Cary : I do believe it was. I am not here to blast. All of the. Shippers and brands and companies that use our ports are far from it. We want operations to be fluid. We want them to be able to have visibility into their cargo location and to be able to get the cargo as they see fit. Was it like the biggest contributing factor? No. Consumption spike was the biggest contributing factor, but it was the least reported factor, I believe. And you pretty much cited my own words back to me. But. Because it was a backflow of cargo because put yourself back in mid 2020 economies still shut down in many ways or traditional economy, brick and mortar in person economy, if you will, still shut down in many ways. And yet the online buying spree is like nothing we’ve seen before. Most experts, economists would say something like we fast forwarded our buying habits by about 10 years. Right. So we were. We were shifting towards e-commerce in the course of one year. We lurched 10 years forward. So because brick and mortar was closed, because inventories were full or being strained at one point, there was like point one percent warehousing capacity available in Southern California. It was packed to the gills. A lot of cargo owners were leaving their cargo on the docks for lack of being able to put it somewhere else. And that was causing a lack of space, basically. So I do think that was the most underreported thing. I take a lot of heart now, though, for a lot of reasons, not the least of which are well, three. One is what we were talking about before. A lot of the infrastructure investments are increasing the capacity of ports. You can move stuff more quickly, more comfortably when ports were moving nearly 20 percent more cargo at the height of the buying spree. People forget that, too, right? We were moving more stuff. Capacity improvements through infrastructure investments help a lot. Two, I want this conversation to be evergreen, but folks will know there is a crisis playing out in the Red Sea right now with the Yemen’s Houthi forces militants attacking the large cargo ships and many of those cargo carriers, the vessel operators saying we’re not even going to do business in the Red Sea right now. Government and industry have been getting together regularly to try to anticipate what the impact is. What’s the impact? How is cargo going to start shifting from one region to the next? Do we need to deploy more truckers, longshore folks, and chassis to be better prepared where there might be a surge of cargo? So we’re having regular calls along those lines. And that feeds up into point three, which is that the government has recently stood up its FLOW initiative. Logistics . Ultimately, at the end of the day, it’s an algorithm and a metric. It’s an algorithm. The chain, if you will, are better able to coordinate if we’re all looking at the same data set.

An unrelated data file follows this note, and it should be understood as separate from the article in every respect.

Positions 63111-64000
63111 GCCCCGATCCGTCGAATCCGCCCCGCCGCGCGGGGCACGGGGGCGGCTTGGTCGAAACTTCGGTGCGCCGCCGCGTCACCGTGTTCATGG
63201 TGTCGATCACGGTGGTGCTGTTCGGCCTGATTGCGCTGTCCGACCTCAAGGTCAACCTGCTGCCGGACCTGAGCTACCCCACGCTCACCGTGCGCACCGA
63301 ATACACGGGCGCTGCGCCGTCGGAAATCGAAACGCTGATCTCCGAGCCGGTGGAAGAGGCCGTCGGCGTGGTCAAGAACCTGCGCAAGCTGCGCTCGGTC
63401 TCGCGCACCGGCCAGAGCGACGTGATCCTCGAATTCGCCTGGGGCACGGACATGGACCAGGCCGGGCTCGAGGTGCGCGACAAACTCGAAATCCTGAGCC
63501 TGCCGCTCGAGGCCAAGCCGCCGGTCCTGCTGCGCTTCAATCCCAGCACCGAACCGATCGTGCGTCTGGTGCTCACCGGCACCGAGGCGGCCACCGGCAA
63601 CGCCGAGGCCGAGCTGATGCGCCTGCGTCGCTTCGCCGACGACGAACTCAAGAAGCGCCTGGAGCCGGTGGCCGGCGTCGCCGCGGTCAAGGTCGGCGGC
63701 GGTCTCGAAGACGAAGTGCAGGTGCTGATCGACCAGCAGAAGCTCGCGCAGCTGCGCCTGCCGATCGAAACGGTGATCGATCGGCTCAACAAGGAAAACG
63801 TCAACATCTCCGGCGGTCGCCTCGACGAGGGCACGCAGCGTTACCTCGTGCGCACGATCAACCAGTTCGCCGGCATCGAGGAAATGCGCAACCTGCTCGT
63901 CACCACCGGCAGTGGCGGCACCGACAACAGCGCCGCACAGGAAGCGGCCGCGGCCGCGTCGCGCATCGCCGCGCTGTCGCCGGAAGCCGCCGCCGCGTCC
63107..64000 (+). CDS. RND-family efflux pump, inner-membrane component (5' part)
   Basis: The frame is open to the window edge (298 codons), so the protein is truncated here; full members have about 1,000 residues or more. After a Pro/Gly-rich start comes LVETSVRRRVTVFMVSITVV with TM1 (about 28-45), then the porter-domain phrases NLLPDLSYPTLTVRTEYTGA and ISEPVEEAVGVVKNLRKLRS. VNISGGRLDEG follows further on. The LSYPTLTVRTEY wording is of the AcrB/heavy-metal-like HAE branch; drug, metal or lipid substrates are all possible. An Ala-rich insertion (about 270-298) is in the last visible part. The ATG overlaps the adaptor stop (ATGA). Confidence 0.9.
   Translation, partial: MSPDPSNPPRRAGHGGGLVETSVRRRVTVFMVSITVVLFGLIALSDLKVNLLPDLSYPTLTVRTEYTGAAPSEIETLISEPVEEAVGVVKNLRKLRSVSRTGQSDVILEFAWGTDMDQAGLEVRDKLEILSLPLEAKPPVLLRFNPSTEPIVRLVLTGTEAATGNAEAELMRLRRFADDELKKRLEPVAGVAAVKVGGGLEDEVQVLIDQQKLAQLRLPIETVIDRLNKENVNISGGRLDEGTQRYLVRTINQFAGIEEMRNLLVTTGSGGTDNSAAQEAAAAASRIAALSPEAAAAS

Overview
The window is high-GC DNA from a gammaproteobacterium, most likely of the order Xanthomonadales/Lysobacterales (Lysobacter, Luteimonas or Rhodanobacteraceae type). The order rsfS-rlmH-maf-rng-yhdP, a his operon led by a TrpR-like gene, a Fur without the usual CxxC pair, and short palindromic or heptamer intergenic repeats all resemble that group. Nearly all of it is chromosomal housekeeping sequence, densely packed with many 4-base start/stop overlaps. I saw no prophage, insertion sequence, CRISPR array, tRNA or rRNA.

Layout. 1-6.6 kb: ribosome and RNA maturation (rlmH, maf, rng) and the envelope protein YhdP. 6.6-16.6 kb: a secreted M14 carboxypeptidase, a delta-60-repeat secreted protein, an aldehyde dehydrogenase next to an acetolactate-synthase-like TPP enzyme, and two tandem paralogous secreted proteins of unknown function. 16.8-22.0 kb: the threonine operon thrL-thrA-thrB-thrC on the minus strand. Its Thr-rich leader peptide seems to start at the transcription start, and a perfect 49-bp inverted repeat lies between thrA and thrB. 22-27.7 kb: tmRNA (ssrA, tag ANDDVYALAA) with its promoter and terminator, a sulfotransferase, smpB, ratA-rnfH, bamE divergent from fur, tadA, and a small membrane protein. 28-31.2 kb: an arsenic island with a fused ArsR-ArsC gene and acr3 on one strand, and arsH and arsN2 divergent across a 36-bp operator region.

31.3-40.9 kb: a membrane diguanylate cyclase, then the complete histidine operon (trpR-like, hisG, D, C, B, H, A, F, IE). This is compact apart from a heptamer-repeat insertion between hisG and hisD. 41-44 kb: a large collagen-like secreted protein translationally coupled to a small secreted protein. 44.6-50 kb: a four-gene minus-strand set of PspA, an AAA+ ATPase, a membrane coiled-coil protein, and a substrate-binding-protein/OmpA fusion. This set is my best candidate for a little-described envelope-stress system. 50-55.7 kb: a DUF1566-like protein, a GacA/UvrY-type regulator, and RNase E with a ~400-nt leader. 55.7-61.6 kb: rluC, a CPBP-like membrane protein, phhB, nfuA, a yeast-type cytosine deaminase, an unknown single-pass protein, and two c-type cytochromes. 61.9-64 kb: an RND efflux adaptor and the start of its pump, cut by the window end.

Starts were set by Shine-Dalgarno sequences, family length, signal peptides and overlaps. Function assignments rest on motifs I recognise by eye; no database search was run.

Jeff : It’s good to hear about the infrastructure and the programs to alleviate what we all experienced, you know, across the world. And it’s good to get some insights on why that happened. One of the things you just touched on was, you know, the Red Sea. And that brings us to security, you know, being a big part of port infrastructure. We’re seeing ports now, though, like the ones connected to Israel and, you know, the ones connected to Russia and Ukraine as like these war zones. And so I think that kind of heightens our thinking around security. Can you talk a little bit more about how you guys are thinking about security? I know there’s a bill recently introduced. What initiatives are important right now as we think about security?